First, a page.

Despite their differences, indigenous people around the world have faced similar problems – Violence, social inequalities, and threats to their way of life and traditional lands.
In the United States, American Indians and native Alaskans make up more than 2 percent of the population, a diverse group of 574 federally recognized tribes. This group is disproportionately affected by poverty and health disparities, including mental health conditions. Providing indigenous youth more opportunities is one way of fighting those disparities.
“Native youths understand intricately the cultural connection that we have to land and the power of place and how that connects us to our ancestors and the ones that walk before us,” said Nikki Santos, the executive director at the Aspen Institute’s Center for Native American Youth, in an interview with Full Frame host Mike Walter. “And so when young people talk to us about mental health, they talk about the need to have better health care systems, doctors that are informed on traditional plants and medicines. They know the solutions to combat suicide that they’re seeing with their peers and their community and ideation that they may even feel in themselves.”
Santos has written and talked about how the U.S. media often overlooks Native votes in their election projections. But these voters have been key in elections, especially in swing states and states with large Native populations.
“Civic engagement happens year round, whether it’s mobilizing your community to get a mural that talks about an issue that they care about, or getting folks to the polls, getting people to vote… And so we’re really proud to work alongside Native Americans to ensure that they are also empowered and engaged civically,” she said.
Raising awareness about historic abuses
In the United States, new investigations into Indian boarding schools revealed shocking details. A 2022 report by the U.S. Department of the Interior found that at least 500 children died at these schools, but the actual death toll could be in the tens of thousands.
But long before this report, Native American activists have been shedding light on these injustices, as they remembered the children who died.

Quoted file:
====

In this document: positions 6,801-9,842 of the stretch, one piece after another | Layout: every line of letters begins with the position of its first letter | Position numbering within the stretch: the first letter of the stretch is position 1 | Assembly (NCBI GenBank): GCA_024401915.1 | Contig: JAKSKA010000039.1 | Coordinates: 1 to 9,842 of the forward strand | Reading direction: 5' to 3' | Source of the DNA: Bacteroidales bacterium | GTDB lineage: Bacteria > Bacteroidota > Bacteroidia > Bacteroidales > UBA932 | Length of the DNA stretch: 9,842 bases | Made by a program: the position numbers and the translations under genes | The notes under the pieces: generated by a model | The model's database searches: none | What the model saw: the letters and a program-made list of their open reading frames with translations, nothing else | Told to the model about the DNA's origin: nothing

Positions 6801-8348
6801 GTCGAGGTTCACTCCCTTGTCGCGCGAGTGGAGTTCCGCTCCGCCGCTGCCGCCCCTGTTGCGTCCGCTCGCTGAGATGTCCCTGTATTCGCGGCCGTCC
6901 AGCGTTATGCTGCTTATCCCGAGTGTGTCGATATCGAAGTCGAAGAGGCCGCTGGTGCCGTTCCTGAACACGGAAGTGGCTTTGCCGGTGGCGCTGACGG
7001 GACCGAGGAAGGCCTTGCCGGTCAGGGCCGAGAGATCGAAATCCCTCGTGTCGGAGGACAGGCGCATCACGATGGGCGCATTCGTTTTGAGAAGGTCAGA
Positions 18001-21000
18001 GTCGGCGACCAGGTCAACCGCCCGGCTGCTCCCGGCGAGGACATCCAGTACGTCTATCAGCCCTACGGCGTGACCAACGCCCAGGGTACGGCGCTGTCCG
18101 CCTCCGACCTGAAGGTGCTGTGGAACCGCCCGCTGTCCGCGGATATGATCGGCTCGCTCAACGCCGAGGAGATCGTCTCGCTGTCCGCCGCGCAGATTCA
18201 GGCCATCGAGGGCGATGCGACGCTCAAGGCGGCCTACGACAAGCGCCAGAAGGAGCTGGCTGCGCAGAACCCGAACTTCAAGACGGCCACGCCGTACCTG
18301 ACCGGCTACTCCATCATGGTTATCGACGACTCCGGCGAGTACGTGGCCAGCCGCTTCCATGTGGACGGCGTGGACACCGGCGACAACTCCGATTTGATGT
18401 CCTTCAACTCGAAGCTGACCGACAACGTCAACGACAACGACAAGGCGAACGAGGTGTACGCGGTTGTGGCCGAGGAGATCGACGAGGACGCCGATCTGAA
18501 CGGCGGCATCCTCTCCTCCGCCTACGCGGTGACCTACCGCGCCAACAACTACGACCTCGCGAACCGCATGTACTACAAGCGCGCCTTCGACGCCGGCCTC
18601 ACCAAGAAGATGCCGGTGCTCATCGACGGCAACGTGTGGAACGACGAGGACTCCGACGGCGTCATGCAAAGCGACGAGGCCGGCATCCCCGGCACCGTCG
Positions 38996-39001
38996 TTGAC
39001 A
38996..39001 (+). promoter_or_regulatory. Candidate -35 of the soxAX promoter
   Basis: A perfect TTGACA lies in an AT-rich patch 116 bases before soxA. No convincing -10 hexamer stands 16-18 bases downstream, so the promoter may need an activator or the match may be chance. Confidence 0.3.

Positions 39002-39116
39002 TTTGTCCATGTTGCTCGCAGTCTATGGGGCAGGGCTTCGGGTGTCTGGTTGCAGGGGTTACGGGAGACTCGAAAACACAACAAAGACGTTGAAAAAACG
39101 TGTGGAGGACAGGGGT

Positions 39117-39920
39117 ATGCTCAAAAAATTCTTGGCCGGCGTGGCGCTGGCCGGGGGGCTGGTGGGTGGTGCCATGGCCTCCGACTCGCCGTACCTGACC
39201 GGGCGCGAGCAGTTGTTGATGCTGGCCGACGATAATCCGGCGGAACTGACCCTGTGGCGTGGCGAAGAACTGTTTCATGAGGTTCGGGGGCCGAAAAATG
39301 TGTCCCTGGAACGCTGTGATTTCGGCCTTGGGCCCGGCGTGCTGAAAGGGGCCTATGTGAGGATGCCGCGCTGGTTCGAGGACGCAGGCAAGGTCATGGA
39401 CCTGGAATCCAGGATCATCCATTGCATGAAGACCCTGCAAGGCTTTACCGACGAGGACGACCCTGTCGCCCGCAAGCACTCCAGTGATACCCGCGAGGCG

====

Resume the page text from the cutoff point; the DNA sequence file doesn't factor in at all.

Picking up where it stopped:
Roberta Ecoffey survived her boarding school, but some of her family members were not as lucky. Ecoffey said the schools erased her language and any knowledge of her culture.
“They don’t only just take your mind, but they took your soul too. We weren’t able to practice our religion. We weren’t able to practice this way of live,” she said.
The full extent of the damage done by these schools is still not clear. Intergenerational trauma and the continued cultural loss are felt today, says Elizabeth Rule, assistant professor at American University.
“It’s tribes that are taking the initiative to do that work, to repatriate their ancestors, to make sure that those children come home, that they receive a proper burial, that their families are notified and informed,” she said.
Fighting a legacy of colonialism
In Greenland, the indigenous Inuit make up nearly 90 percent of the population, yet the country is part Denmark. Inuk activists argue that the legacy of colonialism has led to systemic racism against the Inuit, from joblessness and poverty, to lack of adequate housing and education.
“We have extremely high suicide rates and people keep looking into them, but never really giving an answer, maybe because the answer is too scary, and that is colonization. We don’t even have a word for colonization in Greenland,” said Qivioq Lovstrom, chair of the Human Rights Council of Greenland and a lecturer at the University of Greenland. She has represented Greenland at the UN, EU and other international meetings.
Lovstrom said putting more indigenous leaders in positions of power will result in “a place where people feel more equal amongst each other” that also respects the environment.
“We will actually feel democracy is working because that is what our values as indigenous people usually are based on,” She said. “And it’s always nature first, because nature is us and we are nature. And that is what the rest of the world is realizing. We forgot it for a moment, but we’re getting there.”